Monday, July 13, 2009

The Good Life

I've been meaning to post about this for some time, but a little while back some friends lent us the complete series of the 70's BBC sitcom The Good Life (known as Good Neighbors in the U.S.). Have you ever seen it? The show concerns a couple, Tom and Barbara Good, who set out to make their home in suburban London completely self-sufficient. Tom quits his meaningless job as a designer of little plastic toys that come in cereal boxes and he and Barbara plow up their lawn to plant crops, raise livestock in the backyard, power the house with methane, and brew their own peapod wine. Much of the show concerns their interaction with the couple next door, the Ledbetters, who are thoroughly entrenched in the modern industrial society and whose incredulity at the Goods' preposterous lifestyle makes for some interesting conflicts--the wife, Margot, is a very proper English lady and a social climber and is particularly nonplussed at the Goods' choices. However, the Ledbetters grow sympathetic to the Goods' cause and while they maintain their own values, they often help Tom and Barbara out in their quirky and quixotic agrarian endeavors. I admit the show is unrealistic in some technical aspects and some may find it corny (especially the first episode), but it was truly a delight for us to watch. (By the way, we are very picky about TV; in fact we have declined to make the digital transition and have not had access to broadcast TV in a while). The interplay between the Goods and the Ledbetters is hilarious, and you can't help but get attached to these characters. While the Goods' attitude is extremely perky and optimistic, the show does not exactly sugarcoat their way of life--Tom and Barbara have their share of hardships and frequently need bailing out by the mainstream Ledbetters. I would argue that the show depicts marriage very positively and explores friendship in a way that is rare in light comedies. Some viewers may object to some slightly off-color references in the show, but they are comparatively mild by today's standards.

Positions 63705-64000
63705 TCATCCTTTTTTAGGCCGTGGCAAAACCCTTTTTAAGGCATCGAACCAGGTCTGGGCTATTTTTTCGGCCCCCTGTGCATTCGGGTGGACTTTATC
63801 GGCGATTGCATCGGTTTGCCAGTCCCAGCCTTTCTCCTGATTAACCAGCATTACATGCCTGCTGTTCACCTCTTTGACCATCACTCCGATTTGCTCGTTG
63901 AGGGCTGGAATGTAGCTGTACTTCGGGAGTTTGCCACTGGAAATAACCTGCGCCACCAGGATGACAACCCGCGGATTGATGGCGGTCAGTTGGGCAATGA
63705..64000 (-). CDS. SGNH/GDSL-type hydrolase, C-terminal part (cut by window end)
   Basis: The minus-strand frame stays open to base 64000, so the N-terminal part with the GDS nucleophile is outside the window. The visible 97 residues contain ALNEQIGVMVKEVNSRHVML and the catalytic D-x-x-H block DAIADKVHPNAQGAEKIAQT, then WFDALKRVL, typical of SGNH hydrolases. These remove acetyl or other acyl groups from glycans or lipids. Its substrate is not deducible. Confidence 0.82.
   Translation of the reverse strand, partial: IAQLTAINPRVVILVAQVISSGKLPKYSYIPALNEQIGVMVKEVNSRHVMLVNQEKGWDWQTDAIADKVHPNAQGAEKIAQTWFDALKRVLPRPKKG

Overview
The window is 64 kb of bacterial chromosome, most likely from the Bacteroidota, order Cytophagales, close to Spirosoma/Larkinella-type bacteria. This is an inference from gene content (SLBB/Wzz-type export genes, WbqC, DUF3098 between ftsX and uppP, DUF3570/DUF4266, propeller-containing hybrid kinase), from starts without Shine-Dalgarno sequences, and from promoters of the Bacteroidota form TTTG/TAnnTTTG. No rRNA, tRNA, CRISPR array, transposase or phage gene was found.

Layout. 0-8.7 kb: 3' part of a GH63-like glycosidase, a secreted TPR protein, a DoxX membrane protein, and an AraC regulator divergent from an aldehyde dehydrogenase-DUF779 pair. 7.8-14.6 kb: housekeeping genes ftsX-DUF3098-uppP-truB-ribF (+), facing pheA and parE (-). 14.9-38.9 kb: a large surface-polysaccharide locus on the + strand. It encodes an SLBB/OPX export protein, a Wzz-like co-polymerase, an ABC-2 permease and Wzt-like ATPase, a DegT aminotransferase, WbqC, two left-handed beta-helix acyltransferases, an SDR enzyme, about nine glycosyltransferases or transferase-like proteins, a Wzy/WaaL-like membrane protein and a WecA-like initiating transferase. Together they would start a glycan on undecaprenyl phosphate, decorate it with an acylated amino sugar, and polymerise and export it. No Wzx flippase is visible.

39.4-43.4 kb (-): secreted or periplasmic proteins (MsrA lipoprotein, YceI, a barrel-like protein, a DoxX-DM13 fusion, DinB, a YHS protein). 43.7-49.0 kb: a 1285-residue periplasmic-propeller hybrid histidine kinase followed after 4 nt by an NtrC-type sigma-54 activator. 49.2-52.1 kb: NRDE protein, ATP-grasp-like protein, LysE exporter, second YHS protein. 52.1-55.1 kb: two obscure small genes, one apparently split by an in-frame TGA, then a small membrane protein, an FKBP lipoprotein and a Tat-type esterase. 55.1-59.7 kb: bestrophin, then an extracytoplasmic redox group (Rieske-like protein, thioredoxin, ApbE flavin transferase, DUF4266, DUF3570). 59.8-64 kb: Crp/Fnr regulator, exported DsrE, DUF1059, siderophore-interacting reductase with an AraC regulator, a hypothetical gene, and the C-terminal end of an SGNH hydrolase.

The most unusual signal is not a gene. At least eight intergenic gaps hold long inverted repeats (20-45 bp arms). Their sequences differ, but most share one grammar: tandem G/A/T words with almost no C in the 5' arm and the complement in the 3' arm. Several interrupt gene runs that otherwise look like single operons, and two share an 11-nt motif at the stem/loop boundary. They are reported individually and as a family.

Here is a link to the first episode.

In case you think the premise of the show is completely ridiculous, you need to check out the Dervaes family of Pasadena, California, if you haven't already heard of them. On a tiny lot just feet from a freeway, they grow almost all of their own food. Here is their introductory video and a link to their website, Path to Freedom.

The Dervaes family

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